TODAY'S PAPER

Here’s what’s inside Jumaane Williams’ backpack

Jumaane Williams carries his backpack with him to most events. / Jeff Bachner

Brooklyn councilman Jumaane Williams tried to use a briefcase when he was first entering the workforce, but it “never really worked out.”

Instead, the former candidate for lieutenant governor is often seen with his gray and black backpack — one he’s had for a year or two (“I run through them so much,” he says).

He keeps it on at campaign events, protests and even on dates, and he usually won’t let people hold it for him.

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“Staff sometimes is like, ‘Oh, just put it down,’ and I’m like, ‘No, I’m all right, thank you’,” he said, laughing. “And my mom always hated it.”

That devotion left us wondering what he has in his beloved backpack.

Jumaane Williams has his backpack on next to former gubernatorial candidate Cynthia Nixon at a rally for universal rent control on Aug. 16.

Here’s a peek inside:

Wallet, keys and two phones: The basics that he has with him every day.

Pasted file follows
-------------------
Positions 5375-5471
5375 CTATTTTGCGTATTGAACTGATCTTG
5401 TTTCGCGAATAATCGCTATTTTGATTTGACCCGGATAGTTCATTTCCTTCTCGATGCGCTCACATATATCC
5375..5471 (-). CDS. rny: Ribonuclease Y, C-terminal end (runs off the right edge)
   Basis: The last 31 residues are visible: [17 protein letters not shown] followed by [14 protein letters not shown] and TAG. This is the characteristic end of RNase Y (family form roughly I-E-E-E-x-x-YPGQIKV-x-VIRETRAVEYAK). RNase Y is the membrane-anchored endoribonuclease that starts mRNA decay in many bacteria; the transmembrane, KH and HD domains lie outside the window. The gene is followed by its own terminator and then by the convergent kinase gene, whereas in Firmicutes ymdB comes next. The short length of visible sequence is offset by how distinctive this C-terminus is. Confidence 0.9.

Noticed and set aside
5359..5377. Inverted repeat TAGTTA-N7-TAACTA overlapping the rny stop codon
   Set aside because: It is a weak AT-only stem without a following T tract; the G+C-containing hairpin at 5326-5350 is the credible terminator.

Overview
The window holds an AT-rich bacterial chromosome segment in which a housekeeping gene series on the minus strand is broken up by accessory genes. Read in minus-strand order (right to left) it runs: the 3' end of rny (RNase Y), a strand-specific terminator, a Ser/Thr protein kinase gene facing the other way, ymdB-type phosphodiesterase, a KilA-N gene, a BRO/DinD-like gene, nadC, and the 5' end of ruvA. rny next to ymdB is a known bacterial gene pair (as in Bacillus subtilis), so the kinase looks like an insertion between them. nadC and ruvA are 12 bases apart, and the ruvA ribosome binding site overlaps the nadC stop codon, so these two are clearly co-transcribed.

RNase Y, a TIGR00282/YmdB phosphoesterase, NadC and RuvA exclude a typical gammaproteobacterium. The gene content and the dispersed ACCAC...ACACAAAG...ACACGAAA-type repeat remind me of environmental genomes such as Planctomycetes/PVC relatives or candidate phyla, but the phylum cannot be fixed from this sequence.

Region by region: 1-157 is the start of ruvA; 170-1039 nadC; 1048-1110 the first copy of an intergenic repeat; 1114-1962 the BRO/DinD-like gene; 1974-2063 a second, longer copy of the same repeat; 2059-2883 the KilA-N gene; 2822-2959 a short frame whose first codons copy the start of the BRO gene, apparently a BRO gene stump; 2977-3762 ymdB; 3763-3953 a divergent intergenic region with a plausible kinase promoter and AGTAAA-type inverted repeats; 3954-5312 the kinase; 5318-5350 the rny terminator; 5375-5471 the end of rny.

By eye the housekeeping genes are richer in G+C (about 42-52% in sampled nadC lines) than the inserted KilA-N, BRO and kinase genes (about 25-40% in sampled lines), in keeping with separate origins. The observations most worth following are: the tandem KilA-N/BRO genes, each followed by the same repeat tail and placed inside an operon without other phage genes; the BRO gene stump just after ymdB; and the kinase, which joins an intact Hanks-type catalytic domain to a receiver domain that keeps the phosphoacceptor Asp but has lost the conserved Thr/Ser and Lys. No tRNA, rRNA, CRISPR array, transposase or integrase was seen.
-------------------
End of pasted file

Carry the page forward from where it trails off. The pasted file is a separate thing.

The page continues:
iPod Touch: Williams hasn’t merged his music with his two Samsung phones, and instead keeps it all on his iPod Touch. “I have a lot of music on there,” he said. His iPod is another item he always has with him, listening to it on his commute and at the gym. “I get very irritable if I can’t get to my music when I need it."

Headphones: He’s strictly a corded headphones person. “I still have this thing against cordless,” he said. “That’s probably generational.” But he added that he often has to replace them because he loses or breaks them.

A fidget spinner: “It’s a pretty cool one,” Williams said, describing it as gold with different gears. “It’s fun,” he says, adding that he was using it at the time of our interview. “I don’t think I’ve used it in a while … It’s interesting, I know they designed it for people with ADHD and I have Tourette’s syndrome and ADHD, but they didn’t have it when I was younger.”

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Court summons surcharge: Williams was arrested at a protest in support of immigrant rights leader Ravi Ragbir in January. Following his trial in August, he has to pay a mandatory surcharge of $250 by October, he said. “I keep this in here so I can remember that,” he said.

Other items: A moleskin pad, a small bottle of cologne, lotion, chargers, campaign literature and some nuts and raisins.